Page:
Ask the Rabbis | What Does Judaism Say About Love?
Ask the Rabbis is a forum that appears in each issue, provides a rare opportunity to read the opinions of rabbis from across the spectrum of Judaism. Its purpose is to illuminate the diversity within Jewish thinking and create a cross-denominational discussion that leads to deeper understanding.
Love is defined in Hebrew as ahavah, which is rooted in the Aramaic word hav and literally translates as “give.” Rather than translate B’reisheet, the first words of the Torah, as “in the beginning,” one can say “in the first gift.” Creation originated in the Creator’s will to give. We refer to the nature of this gifting as love because it involves not only giving of oneself, but also stepping back to enable the existence and flourishing of the other. God thus models what love entails: selfless gifting accompanied by withdrawal to enable the other to emerge. Therefore, the ancient rabbis defined authentic love as not contingent on any factor because if it is, and then that factor is gone, so is love. But romantic love does have contingencies. It requires compatibility and trust because it involves intimacy. The Talmud admonishes, “A man should never marry off his daughter but to the one whom she finds favorable.” Is romantic love then a step down from altruistic love? Not at all. It is rather a step into the inner sanctum of love, a sampling of the World to Come, where love is not merely a state of grace but a state of bliss.
Rabbi Gershon Winkler, Walking Stick Foundation, Thousand Oaks, CA
What is love? An emotion? Is it defined by what it is not? The opposite of hate? Like the theological challenge of defining God, does love defy being pinned down? Perhaps the most familiar references to love in our tradition come from two verses: “Love your neighbor as yourself,” (Leviticus 19:18) and “You shall love your God with all your heart, with all your soul, and with all your might,” (Deuteronomy 6:5). I have always been intrigued by the idea that love could be mandated. I thought true love was voluntary, from the heart. Rashi, the 12th-century commentator, seems to have understood my problem. He distinguished between acting out of fear and acting out of love. Fear may induce basic obedience, but it won’t build loyalty. Love, on the other hand, will be met with love and a readiness to give back even more in return.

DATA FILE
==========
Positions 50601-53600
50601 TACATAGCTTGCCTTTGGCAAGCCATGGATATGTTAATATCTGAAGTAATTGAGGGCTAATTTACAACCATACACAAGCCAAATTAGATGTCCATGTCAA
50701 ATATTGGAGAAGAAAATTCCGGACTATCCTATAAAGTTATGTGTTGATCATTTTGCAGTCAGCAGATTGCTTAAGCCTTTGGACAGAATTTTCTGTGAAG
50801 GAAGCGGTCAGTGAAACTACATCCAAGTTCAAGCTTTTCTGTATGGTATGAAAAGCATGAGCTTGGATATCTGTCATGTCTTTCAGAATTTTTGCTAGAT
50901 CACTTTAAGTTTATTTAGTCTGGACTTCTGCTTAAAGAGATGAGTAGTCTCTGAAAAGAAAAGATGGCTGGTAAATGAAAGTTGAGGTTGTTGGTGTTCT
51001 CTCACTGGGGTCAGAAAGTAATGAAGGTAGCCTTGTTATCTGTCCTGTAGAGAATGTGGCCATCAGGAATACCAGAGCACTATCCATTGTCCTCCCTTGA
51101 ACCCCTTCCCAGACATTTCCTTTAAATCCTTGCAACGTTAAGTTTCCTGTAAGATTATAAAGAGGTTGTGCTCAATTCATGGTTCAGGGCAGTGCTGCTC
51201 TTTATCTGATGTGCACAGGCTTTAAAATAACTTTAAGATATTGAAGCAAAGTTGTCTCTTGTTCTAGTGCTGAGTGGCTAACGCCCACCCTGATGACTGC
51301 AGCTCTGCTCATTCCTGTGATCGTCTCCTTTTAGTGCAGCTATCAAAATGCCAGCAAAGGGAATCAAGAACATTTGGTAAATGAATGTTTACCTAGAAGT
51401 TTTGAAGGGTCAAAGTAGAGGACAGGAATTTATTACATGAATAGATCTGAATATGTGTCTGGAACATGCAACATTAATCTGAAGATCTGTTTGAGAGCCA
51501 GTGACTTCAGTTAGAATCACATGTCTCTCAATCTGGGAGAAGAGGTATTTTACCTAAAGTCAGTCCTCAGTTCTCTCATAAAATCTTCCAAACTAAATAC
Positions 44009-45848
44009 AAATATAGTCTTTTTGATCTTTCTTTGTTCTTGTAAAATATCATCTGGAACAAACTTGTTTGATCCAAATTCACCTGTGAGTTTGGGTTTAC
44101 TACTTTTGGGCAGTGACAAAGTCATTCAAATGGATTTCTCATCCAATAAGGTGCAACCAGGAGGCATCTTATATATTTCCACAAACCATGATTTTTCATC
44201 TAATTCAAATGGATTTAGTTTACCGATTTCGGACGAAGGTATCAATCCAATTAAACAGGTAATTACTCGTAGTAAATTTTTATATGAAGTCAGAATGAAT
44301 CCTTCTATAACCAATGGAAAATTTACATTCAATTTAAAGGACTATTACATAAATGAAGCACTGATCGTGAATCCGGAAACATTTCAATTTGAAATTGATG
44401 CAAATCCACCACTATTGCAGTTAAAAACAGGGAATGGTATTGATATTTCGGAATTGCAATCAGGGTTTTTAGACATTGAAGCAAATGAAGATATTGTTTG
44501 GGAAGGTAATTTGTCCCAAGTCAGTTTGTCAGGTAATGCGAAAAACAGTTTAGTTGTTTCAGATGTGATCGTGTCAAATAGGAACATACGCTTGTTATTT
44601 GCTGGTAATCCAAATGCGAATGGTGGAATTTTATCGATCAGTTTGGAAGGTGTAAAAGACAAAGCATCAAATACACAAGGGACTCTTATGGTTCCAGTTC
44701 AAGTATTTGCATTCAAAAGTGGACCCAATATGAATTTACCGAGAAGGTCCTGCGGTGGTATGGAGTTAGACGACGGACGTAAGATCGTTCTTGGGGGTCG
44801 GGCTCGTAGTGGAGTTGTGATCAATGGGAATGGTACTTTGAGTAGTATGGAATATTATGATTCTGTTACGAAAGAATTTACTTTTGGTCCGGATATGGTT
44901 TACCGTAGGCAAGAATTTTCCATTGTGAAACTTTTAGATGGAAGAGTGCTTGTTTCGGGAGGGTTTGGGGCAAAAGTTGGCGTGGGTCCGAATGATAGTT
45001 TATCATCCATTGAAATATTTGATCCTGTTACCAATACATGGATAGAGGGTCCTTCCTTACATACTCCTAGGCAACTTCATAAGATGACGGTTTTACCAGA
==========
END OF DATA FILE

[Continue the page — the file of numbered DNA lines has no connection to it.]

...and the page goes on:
For Rashi, “love your God” meant “performing commandments out of love.” What matters is how we carry ourselves, how we treat others, how we act with loving intentions. The mandate isn’t necessarily a mandate to love God. In fact, God doesn’t even need to be part of the equation and is conspicuously absent in the instruction to love our neighbor as ourself.
Rabbi Peter H. Schweitzer, The City Congregation for Humanistic Judaism, New York, NY
The Torah commands: Love God “with all your heart, with all your soul and with all your might,” “love the stranger” and “love your neighbor as yourself.” You are asked to receive God’s love in the form of Torah, community, history and the wonders of nature. These commandments constitute the most simple and the most complicated challenge of living a holy life. Love is the “measure” for my Jewish practice. Every mitzvah I keep, every prayer I say, is done and said with the intention of adding more love to this world, opening my heart, connecting myself to the divine essence that is hidden in all things. Psalm 34 asks, “Who is the one with a passion for life, loving every day and seeing the good?” Jewish wisdom ignites my passion for life, reminds me to pay attention to the quality of my loving every day and points me toward the essential goodness of being. Learning to love and be loved is the most rigorous spiritual path there is. Every day, we must ask, “How do we love God and receive God’s love through this world?
Rabbi Shefa Gold, Director, Center for Devotional, Energy and Ecstatic Practice, Jemez Springs, NM
For romantic love, see Song of Songs. But the word love in Torah is primarily an activist commandment: Love your neighbor and the stranger; love God. Even to love God (says Talmud Yoma 26a) means we should behave divinely toward others, “making God beloved, through us.” And Maimonides brought an almost ecological consciousness to loving the One in the Mishneh Torah: “When we study God’s many wondrous works and creations, and thus comprehend God’s infinite wisdom, immediately we love, and praise.” The prophets warn us to pair every prayer with acts of love. As 20th-century Jewish philosopher Martin Buber taught: “Love of the Creator and love of that which God has created, are finally one and the same.”
Still, can feelings of love really be commanded? In the rabbinic mind, these mitzvot demand actions. Here we should emulate our Unitarian-Universalist cousins, whose “Stand on the Side of Love” campaign takes the logic of love to its fullest by organizing for universal health coverage, same-sex marriage equality, caring for creation and more. In short: Love the stranger, whether documented or undocumented. Love your neighbor, regardless of whom they love in turn. And through these loving actions, you love God.
Rabbi Fred Scherlinder Dobb, Adat Shalom Reconstructionist Congregation, Bethesda, MD